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What to Do When Creating a Last Will and Testament in Massachusetts
Your last will and testament determines who gets a piece of your estate after you die. It determines who will file the will with the probate court, control the estate and pay off debts and taxes to the estate before distributing the property, and it also determines the guardian for your minor kids after your demise. Putting all this power on one document only means one thing – you have to do it right.
You do not want your kids to suffer upon your demise. You want your surviving spouse well and happy (if you have one), you may want your business to remain in the family, and you may also want the business not to die after you. And above all that, you wouldn’t want your family fighting over your assets, would you? So, what makes the will valid and what should you specify in the will?
The validity of the will
- For its validity, you may want to get a free Massachusetts last will and testament form online, not just to make sure you have everything you need in the will, but also to standardize it. The last will and testament should be prepared as per the provisions of the Massachusetts laws.
- You have to be 18 years or older, you must be mentally sound at the time of creating the will, you must create the will voluntarily, and you must put down your signature.
- You will also need two or more adult and competent witnesses to attest to and subscribe to your status, in your presence. The witnesses must sign the will.
- The will should also be in writing. Wholly handwritten (holographic) will are unacceptable in Massachusetts. On the other hand, the state recognizes oral (nuncupative) wills although this is only the case if the will is made by an individual active in the military service or by a mariner at sea wishing to dispose of their personal property.
- You also need to list the heirs or beneficiaries of your estate.
The probate court determines if the will is valid or not and your executor is the one who files the will. The probate court refers to a court-supervised process that oversees the distribution of the assets of the deceased. The executor has the power to pay off taxes and debts and also to distribute the assets as long as the court grants them the authority.
In Massachusetts, you will come across two types of simple probate processes:
One is where an estate does not contain any real estate and worth less than ,000. The other is a probate process initiated for estate not exceeding the value of the exempt property, the probate costs, family allowances, as well as the funeral expenses and last medical expenses.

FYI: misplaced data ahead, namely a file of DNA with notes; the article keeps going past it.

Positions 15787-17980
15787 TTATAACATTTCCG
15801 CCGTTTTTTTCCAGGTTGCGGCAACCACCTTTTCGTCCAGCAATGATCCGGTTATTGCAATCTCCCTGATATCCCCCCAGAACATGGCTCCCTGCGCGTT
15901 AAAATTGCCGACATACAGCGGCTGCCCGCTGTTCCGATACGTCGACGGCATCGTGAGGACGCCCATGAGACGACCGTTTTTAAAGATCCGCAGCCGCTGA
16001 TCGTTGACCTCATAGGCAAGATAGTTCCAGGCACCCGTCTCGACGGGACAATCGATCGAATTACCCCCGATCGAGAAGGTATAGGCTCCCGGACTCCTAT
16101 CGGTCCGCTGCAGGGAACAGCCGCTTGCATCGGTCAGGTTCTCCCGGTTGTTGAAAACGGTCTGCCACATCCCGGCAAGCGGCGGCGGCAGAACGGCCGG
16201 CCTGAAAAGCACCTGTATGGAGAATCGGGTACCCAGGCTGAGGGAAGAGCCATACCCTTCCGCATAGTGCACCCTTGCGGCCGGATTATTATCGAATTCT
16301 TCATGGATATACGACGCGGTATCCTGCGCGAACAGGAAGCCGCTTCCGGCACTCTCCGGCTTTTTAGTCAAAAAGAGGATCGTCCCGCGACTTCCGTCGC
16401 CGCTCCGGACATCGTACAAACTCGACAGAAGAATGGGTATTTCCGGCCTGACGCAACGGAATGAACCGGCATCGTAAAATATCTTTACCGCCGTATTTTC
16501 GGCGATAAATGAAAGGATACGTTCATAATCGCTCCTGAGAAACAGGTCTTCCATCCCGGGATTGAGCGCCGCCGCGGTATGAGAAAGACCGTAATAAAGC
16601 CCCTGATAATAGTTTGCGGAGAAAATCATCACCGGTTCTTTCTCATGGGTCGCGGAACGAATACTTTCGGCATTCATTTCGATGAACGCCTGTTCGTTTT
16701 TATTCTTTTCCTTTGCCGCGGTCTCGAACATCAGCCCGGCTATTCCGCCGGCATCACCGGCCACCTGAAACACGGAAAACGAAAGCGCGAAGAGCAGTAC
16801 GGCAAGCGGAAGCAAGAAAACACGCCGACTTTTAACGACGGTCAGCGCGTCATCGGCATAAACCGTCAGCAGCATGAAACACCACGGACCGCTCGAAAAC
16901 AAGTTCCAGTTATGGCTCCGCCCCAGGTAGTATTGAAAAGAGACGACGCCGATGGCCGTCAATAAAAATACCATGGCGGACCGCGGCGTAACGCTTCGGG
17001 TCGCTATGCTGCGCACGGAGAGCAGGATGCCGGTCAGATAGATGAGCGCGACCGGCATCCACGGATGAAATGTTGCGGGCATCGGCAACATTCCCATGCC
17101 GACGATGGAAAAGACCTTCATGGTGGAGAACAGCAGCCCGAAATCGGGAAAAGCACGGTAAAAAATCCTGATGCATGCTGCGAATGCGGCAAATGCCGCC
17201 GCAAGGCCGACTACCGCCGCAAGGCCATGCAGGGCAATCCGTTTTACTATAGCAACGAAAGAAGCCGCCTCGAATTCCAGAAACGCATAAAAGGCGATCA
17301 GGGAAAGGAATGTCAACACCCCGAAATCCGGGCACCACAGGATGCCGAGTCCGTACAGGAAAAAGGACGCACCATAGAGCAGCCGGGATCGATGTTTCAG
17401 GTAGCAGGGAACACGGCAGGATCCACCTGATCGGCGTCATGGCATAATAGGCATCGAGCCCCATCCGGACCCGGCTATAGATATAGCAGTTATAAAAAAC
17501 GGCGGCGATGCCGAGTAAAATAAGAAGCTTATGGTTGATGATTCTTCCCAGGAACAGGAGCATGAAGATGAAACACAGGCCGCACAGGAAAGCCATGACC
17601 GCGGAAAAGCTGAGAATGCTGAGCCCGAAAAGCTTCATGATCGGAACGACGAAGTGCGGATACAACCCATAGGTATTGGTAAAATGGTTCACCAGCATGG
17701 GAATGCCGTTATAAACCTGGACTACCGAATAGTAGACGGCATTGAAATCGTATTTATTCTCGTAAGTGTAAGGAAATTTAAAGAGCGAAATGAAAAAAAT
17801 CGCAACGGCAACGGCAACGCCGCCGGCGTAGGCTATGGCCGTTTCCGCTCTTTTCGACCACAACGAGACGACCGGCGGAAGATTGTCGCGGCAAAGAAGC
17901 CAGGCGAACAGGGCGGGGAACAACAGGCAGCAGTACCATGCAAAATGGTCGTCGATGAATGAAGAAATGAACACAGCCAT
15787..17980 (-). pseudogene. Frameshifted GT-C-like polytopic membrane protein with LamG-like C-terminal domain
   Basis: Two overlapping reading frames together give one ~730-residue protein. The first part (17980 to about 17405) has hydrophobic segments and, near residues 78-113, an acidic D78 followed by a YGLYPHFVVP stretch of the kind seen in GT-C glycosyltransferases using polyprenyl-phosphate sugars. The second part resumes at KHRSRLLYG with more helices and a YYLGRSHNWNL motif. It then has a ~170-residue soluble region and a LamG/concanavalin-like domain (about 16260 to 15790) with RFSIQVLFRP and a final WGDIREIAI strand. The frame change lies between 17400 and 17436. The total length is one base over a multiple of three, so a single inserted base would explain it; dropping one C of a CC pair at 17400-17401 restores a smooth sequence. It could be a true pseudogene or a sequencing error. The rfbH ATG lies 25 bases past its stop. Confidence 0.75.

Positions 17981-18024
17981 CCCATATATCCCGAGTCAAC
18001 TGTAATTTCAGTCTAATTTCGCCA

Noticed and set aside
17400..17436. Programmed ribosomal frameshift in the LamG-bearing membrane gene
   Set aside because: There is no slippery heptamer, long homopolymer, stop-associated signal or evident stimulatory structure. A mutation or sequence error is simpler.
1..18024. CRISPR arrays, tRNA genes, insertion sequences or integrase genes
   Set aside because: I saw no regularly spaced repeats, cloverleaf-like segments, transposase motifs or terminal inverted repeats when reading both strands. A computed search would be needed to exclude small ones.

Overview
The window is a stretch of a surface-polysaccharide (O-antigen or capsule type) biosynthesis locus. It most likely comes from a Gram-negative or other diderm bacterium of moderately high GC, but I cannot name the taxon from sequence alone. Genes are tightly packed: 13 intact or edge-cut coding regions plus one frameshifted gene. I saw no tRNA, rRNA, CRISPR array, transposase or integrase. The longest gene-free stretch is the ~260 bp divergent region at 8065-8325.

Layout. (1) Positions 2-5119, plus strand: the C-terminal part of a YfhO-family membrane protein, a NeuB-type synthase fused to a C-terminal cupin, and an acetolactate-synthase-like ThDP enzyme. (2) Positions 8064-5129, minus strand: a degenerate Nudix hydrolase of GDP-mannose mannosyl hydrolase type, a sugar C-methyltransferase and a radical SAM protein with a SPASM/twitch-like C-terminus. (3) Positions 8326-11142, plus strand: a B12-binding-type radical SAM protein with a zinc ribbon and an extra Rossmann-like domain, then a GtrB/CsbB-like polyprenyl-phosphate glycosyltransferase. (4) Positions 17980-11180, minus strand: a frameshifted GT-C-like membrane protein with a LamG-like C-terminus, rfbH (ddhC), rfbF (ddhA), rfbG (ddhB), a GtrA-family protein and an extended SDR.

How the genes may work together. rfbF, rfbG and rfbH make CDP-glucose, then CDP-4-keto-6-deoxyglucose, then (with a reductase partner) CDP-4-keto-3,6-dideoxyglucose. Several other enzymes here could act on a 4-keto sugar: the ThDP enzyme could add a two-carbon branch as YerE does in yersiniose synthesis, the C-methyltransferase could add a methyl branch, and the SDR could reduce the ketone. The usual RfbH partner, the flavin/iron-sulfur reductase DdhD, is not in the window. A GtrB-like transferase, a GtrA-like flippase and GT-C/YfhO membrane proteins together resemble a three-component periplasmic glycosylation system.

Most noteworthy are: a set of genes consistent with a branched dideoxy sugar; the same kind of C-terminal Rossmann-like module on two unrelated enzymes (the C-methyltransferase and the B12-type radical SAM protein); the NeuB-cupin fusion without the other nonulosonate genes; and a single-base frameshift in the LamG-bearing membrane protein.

Don’t forget to file the will in the county last resided by the decedent. An executor has to file the will with the probate court and the Family Court Department where an executor is granted Letters Testamentary.
Essential elements of a will
- List of beneficiaries
- You have to determine who among your loved ones get a piece of the pie. When starting out, you can list anyone you’d like in the will. However, you can amend the will later in the event of recent births or deaths, divorces or marriages. You also need to learn about the state laws to know if disinheriting your kids and/or spouse is acceptable.
- List of significant assets
- Which assets would you like to leave to your loved ones? List the large items first then the smaller ones. Try to be as specific as possible. Note that you only get to distribute property that is in your name. Exempted assets include jointly held tenancies with the right of survivorship, assets in revocable living trusts, proceeds from retirement accounts or life insurance policies, and property you owned as tenants wholly.
- List of debts
- You need to list down mortgages in your name, credit card loans, car loans, leases, personal loans, student loans, and outstanding taxes to your estate. Although none of your beneficiaries will inherit the debts, listing down what you owe will help you get a clear picture of your financial status. Since there is a possibility of some of your debts turning into a responsibility of your estate, you could take a life insurance policy to cover some of the expenses.
- Name an executor
- An executor will handle your estate and ensure that your directives are followed. An executor should be one of the beneficiaries, but you need to ask them if they are willing to take up the role. You should list their successor too.
- Name a guardian
- A guardian will take care of your minor kids, or special needs dependents should the other parent be unavailable or unable to take care of them. The guardian could also be in charge of their inheritance until they are of age.
- Creating testamentary trusts
You can use your free last will and testament in Massachusetts to create a testamentary trust for your child or pet. You may include an expiry date, and you should appoint a trustee to manage the funds.
What happens if you don’t have a will?
- Well, the state of will invoke the strict intestacy laws which govern asset distribution for deceased persons without wills. The following will happen once the intestacy laws are invoked:
- Your surviving spouse takes the whole estate if you didn’t have kids but if you have surviving kids; your estate is divided in two between the spouse and kids.
- And, if you have a spouse, no kids, but survived by parents, your parents inherit a part of your estate.
- In the absence of a surviving spouse, kids and parents, you close relatives (siblings and grandparents) inherit the estate.
Basically, anyone close to you is likely to inherit your estate if you don’t leave a will.
Have you changed your mind about needing a will? Take advantage of our simple and free last will and testament forms available online.